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Instructions for Applicants Applying for immigrant and fiance’(e) Visas in Naples

Topics Covered in These Instructions

1. Instructions and Required Forms for:

2. Required Documents for Immigrant, K1 Fiancé(e) Visas:

3. Other factors:

  • Please be advised that for security reasons, applicants will only be allowed entry into the Consulate 15 minutes prior to the appointment time.
  • Please notify the Consulate in advance, if you do not speak Italian or English. Personal translators are not allowed to accompany immigrant visa applicants inside the building. Failure to inform the Consulate may result in your appointment being rescheduled.


Application for Immigrant Visa (Form DS-260)

The DS-260 form is available at:

Application for K1 Fiancé(e)

The DS-160 form available at:

Document Requirements for Immigrant, K1 Fiancé(e)

Please obtain the original documents or certified copy and one photocopy for yourself and each family member who will accompany you to the United States. All documents that pertain to your petition are required, even if they were previously submitted to the USCIS with your petition.

Birth certificates

Obtain the original or certified copy, of the birth record of each family member (yourself, your spouse, and all unmarried children under the age of 21). The certificate must contain the:

  • Person's date of birth
  • Names of both parents, and
  • Annotation by the appropriate authority indicating that it is an extract from the official records.

Adoption Certificate

The certificate must show date and place of adoption, along with the names of the adoptive parents. This certificate must be issued by a public authority and show that a public record exists of the adoption.


A Passport must be valid for travel to the United States and must have at least six months validity beyond the issuance date of the visa. Children may be included on a parent's passport if under the age of 16.

Marriage Certificates

Married applicants must obtain an original marriage certificate, or a certified copy, bearing the appropriate seal or stamp of the issuing authority.

Termination of prior marriages

Applicants who have been previously married must obtain evidence of the termination of EACH prior marriage. Evidence must be in the form of original documents issued by a competent authority, or certified copies bearing the appropriate seal or stamp of the issuing authority. Acceptable evidence is:

  • final divorce decree
  • death certificate, or
  • annulment

Military records

Persons who have served in the military forces of any country must obtain one copy of their military record.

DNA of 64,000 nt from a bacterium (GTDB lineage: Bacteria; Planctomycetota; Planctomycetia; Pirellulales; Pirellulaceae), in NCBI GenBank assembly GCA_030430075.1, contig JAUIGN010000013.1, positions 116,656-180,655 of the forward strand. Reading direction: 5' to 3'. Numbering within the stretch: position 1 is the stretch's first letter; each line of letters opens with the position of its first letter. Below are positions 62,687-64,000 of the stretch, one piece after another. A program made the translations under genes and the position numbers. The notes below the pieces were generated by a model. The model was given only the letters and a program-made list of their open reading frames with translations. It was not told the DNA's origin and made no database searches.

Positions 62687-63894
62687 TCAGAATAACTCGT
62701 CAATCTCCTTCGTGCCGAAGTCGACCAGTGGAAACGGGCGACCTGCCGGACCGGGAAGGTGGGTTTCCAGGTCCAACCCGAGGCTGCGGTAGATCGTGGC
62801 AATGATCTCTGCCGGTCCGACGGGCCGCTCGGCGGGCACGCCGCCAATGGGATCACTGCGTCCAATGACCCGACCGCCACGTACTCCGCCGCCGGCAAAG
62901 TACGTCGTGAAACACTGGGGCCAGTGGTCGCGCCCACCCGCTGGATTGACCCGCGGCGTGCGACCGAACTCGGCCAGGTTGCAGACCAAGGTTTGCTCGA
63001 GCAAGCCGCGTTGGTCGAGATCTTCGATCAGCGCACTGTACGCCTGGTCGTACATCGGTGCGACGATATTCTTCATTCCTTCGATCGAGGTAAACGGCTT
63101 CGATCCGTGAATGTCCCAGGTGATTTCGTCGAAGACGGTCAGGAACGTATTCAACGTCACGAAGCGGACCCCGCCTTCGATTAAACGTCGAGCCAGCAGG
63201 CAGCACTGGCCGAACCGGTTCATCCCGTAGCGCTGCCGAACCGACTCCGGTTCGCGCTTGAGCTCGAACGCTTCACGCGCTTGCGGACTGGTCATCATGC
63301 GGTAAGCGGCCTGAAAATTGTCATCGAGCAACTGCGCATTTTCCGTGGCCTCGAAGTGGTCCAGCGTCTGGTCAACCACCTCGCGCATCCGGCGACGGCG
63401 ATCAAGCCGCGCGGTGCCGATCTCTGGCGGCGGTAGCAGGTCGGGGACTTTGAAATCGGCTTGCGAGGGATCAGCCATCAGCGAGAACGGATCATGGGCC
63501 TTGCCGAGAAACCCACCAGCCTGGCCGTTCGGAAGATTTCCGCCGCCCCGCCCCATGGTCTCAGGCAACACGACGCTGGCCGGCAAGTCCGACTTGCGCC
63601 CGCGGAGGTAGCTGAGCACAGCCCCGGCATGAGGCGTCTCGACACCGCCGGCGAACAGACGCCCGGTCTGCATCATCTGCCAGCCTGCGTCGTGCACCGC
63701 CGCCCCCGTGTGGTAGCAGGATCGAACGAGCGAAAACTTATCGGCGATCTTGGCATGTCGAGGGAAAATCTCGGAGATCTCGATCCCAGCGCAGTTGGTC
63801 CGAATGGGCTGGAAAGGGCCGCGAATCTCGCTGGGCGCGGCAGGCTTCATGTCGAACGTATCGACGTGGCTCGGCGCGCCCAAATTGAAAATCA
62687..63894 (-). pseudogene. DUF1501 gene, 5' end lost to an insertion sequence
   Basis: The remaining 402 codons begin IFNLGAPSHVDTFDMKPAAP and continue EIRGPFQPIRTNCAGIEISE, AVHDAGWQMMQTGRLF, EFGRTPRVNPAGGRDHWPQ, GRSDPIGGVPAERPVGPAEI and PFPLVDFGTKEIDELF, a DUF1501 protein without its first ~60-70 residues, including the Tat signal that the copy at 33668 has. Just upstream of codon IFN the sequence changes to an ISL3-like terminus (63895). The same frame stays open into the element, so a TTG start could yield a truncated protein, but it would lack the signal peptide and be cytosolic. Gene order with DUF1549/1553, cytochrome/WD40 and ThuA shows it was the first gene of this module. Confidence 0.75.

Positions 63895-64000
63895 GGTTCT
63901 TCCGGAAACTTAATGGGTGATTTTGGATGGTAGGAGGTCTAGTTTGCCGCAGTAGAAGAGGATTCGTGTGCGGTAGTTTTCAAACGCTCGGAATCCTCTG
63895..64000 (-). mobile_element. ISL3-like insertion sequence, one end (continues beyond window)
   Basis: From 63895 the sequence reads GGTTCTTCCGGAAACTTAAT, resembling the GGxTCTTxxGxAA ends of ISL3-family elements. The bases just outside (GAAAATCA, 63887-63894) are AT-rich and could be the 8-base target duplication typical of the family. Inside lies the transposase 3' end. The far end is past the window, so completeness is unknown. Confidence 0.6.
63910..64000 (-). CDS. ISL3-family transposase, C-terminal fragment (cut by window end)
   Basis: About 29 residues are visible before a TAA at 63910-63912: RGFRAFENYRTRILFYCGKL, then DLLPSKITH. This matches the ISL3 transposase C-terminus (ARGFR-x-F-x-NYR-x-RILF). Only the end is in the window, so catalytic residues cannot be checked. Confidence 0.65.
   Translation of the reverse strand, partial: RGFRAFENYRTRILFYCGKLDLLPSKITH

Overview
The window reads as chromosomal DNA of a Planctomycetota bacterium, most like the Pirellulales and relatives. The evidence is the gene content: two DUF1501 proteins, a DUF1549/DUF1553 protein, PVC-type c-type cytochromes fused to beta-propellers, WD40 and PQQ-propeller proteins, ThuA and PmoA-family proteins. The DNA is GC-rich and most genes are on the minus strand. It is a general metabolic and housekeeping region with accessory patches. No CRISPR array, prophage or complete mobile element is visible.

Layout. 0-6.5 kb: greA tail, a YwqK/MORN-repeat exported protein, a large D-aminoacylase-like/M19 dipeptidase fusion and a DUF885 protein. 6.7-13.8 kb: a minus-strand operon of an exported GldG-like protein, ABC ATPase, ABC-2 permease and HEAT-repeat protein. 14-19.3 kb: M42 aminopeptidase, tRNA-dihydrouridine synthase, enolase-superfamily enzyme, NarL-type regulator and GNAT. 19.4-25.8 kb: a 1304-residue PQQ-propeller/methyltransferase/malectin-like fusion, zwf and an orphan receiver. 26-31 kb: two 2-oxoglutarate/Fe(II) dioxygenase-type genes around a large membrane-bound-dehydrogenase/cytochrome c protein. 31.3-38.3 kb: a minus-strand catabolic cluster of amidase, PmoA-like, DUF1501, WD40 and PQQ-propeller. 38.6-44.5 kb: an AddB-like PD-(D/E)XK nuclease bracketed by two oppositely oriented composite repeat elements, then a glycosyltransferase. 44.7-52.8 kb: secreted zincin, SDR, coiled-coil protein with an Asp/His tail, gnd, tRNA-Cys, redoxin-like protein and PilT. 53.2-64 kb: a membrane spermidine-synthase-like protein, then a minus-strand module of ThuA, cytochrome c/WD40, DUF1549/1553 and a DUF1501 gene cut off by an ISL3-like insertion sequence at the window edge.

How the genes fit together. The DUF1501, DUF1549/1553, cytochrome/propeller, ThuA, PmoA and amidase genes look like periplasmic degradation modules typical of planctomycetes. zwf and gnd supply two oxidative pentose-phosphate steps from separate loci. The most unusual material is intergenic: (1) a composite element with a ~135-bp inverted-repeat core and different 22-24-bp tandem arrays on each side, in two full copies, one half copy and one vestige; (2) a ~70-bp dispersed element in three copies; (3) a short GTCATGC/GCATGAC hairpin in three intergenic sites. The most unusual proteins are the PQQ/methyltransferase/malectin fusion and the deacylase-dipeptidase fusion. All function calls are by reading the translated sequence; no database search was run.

Note: Military records from certain countries are unavailable. Information on how to obtain military records for a specific country is available at the State Department’s Visa Reciprocity and Country Documents Finder website. For any additional information, please contact the Immigrant Visa Unit.

Affidavit of Support

Form I-864, a contractual affidavit of support, must be submitted for most family-based applicants and employment-based applicants when a relative is the petitioner or has ownership interest in the petitioner's business. Form I-134, also a contractual affidavit of support, must be submitted by K1 fiancé(e) visa applicants. All applicants must also submit the petitioner’s most recent tax returns. Note : Other applicants must show evidence that they are not likely to become public charges while in the United States.

Form I-864 is available at: (PDF, 339kb)

Form I-134 is available at: (PDF, 68kb)

Police certificates

Police certificates are required for each visa applicant aged 16 years or older. The table below shows how many police certificates are required based on where each applicant lives and has lived previously. Present and former residents of the United States should NOT obtain any police certificates covering their residence in the U.S.

The police certificate must cover the entire period of the applicant's residence in that area, and state what the appropriate police authorities records show concerning each applicant, including all arrests, the reason for the arrest(s) and the disposition of each case of which there is a record.

Information on how to obtain police certificates for a specific country is available at the State Department’s Visa Reciprocity and Country Documents Finder website.
Note: Police certificates from certain countries are unavailable.

Please note: We require two police certificates from Italy:

1) Certificato Generale del Casellario Giudiziale (not the Certificato Penale del Casellario Giudiziale)

2) Certificato dei Carichi Pendenti

If the applicant…


Then the applicant needs a police certificate from...

is living in their country of nationality at their current residence for more than 6 months

is 16 years old or older

the police authorities of that locality

lived in a different country for more than 12 months

was 16 years or older at that time

the police authorities of that locality

was arrested for any reason, regardless of how long they lived there

was any age at the time

the police authorities of that locality

Court and Prison Records

Persons who have been convicted of a crime must obtain a certified copy of each court record and any prison record, regardless of the fact that he or she may have subsequently benefited from an amnesty, pardon or other act of clemency.

Court records should include:

  • Complete information regarding the circumstance surrounding the crime of which the applicant was convicted, and